Own Library InterfaceAlso known as: 'Skin and Wrap the API' [Working Effectively with Legacy Codeby Michael Feathers] How can we make a code testable, when the code depends on a library class, which can't be replaced by a 'Test Double'? We write our own interface that exactly mirrors the API of the library class. In our system under test (SUT) we use the interface instead of the library class itself.
The code we want to test is the system under test (SUT). It references a depended-on component (DOC) library class.Some library classes do not inherit from an interface, they do not declare their methods as virtual or they provide static methods, so it is not possible to introduce a Test Double to the SUT via Dependency Injection or Dependency Lookup to replace the library class during testing. This problem arises very often when we need to use system or third party libraries (like the .NET framework) where we can’t modify the library classes and have to use them as they are. Library designers prefer to use class-based APIs instead of interfaces, because they can be evolved in later versions of the library. If they want to add members to a library interface in a later version , they would break existing code [Framework Design Guidelines: Conventions, Idioms, and Patterns for Reusable .NET Librariesby Abrams and Cwalina]. Very often the SUT can’t be tested together with the library class, because the library class can’t be used in the test environment. The reason may be that the library class will not return values needed for the test or executing it would have undesirable side effects.
How it WorksWe write our own interface which mirrors the API of a library class we are using in our SUT. Our own interface does not need to contain the complete API of the library class but may contain only the subset we are requiring for our SUT. We implement a thin wrapper for the library class which inherits from our own interface. The wrapper will contain no logic. Each method can simply be forwarded to the library class, because the signatures of our own interface are the same as the library class. The SUT must use the interface instead of the library class itself. The SUT will be initialized with a concrete object via Dependency Injection or Dependency Lookup. In the production environment the thin wrapper is used. In the test environment we can replace the thin wrapper with a Test Double.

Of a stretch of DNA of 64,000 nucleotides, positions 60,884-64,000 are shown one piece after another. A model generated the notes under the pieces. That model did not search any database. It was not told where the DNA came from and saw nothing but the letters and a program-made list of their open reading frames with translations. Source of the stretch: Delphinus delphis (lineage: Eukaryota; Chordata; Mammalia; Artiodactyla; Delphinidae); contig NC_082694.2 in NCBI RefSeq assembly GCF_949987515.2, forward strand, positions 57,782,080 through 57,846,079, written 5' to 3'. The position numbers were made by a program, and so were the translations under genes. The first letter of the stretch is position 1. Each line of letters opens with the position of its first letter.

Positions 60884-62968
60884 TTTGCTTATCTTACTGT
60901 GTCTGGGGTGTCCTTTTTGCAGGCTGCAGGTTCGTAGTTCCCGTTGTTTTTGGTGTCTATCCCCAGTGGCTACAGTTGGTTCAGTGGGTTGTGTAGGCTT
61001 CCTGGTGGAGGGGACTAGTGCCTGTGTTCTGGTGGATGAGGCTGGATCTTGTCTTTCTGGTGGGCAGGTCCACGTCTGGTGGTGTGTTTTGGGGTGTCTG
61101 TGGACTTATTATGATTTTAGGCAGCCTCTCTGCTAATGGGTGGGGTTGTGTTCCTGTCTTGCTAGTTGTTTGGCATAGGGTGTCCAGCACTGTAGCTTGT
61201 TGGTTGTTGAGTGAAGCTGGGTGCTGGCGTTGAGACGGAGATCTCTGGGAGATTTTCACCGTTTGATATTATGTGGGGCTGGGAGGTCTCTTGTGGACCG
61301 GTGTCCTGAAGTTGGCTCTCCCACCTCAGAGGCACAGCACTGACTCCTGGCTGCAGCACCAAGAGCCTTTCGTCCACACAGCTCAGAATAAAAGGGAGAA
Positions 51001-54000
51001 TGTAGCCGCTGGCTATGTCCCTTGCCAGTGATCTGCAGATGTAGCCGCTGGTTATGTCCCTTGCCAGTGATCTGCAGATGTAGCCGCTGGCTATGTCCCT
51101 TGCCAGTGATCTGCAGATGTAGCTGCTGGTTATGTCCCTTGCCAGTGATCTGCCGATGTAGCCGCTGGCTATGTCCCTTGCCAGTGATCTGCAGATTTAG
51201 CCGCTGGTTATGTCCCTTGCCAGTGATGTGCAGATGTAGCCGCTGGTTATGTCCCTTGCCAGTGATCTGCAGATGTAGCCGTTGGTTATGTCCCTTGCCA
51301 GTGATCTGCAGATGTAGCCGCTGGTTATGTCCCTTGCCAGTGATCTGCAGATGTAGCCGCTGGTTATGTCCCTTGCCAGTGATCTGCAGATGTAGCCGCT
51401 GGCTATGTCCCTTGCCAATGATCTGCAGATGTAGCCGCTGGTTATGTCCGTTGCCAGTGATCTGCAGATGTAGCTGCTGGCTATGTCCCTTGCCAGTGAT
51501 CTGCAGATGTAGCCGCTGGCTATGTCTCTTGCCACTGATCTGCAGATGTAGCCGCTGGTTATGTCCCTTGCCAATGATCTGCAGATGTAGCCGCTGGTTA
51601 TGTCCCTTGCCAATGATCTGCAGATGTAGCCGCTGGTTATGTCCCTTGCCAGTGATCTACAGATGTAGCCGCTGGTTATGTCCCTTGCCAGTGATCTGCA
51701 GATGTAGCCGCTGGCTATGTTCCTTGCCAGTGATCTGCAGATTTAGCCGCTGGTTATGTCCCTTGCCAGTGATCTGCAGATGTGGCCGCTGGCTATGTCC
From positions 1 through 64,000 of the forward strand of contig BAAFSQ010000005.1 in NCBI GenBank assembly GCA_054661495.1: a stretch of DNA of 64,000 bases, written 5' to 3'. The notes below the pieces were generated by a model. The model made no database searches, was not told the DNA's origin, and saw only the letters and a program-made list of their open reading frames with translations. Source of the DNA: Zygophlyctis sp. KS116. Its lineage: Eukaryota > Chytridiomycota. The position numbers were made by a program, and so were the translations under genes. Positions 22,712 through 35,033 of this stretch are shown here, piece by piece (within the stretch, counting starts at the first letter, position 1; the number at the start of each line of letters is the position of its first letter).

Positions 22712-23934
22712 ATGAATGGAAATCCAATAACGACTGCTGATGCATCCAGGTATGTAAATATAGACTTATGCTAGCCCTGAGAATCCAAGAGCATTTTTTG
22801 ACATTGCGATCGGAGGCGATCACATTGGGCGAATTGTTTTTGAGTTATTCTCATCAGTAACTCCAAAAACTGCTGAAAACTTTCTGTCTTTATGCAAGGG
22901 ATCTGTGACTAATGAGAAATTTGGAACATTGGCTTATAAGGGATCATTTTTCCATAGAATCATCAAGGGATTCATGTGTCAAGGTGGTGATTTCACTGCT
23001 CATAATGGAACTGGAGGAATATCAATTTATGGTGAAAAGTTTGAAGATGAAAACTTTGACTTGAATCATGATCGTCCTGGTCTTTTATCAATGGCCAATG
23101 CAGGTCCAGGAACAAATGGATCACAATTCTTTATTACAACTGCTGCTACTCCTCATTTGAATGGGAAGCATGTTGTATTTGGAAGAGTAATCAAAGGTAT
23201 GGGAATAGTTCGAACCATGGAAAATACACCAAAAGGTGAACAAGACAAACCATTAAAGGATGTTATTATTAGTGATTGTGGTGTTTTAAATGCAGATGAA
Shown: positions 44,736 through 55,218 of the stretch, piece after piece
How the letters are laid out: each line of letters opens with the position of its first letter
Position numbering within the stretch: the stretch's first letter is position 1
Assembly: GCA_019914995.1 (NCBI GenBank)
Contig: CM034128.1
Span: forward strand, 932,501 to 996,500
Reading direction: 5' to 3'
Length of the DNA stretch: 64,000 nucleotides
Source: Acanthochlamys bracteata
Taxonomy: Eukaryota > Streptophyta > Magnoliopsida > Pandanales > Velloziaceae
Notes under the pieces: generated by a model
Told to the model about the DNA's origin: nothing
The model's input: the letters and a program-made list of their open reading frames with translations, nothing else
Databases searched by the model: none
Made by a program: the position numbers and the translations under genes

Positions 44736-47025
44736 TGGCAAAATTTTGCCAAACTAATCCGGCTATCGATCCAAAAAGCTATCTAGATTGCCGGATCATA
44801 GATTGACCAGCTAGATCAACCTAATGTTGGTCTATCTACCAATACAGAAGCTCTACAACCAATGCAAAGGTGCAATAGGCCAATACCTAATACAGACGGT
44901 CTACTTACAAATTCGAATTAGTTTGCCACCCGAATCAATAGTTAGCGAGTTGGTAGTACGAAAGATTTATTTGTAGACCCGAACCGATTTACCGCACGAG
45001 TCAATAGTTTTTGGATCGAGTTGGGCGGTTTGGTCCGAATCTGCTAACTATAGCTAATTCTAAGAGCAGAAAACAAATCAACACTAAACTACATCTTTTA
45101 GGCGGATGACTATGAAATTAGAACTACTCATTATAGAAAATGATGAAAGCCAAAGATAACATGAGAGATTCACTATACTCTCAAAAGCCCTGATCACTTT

When to Use ItWe have to use the Own Library Interface when we use a third party library class in our SUT which has both of the two following characteristics:
- The dependency on the library class prevents us from executing the SUT in a test environment. It may be plain impossible, too slow, too complex or too expensive to prepare a test environment for testing the SUT together with the library class.
- The library class can not be replaced by a Test Double, because it does not inherit from an interface, it does not declare its methods as virtual or it has static methods.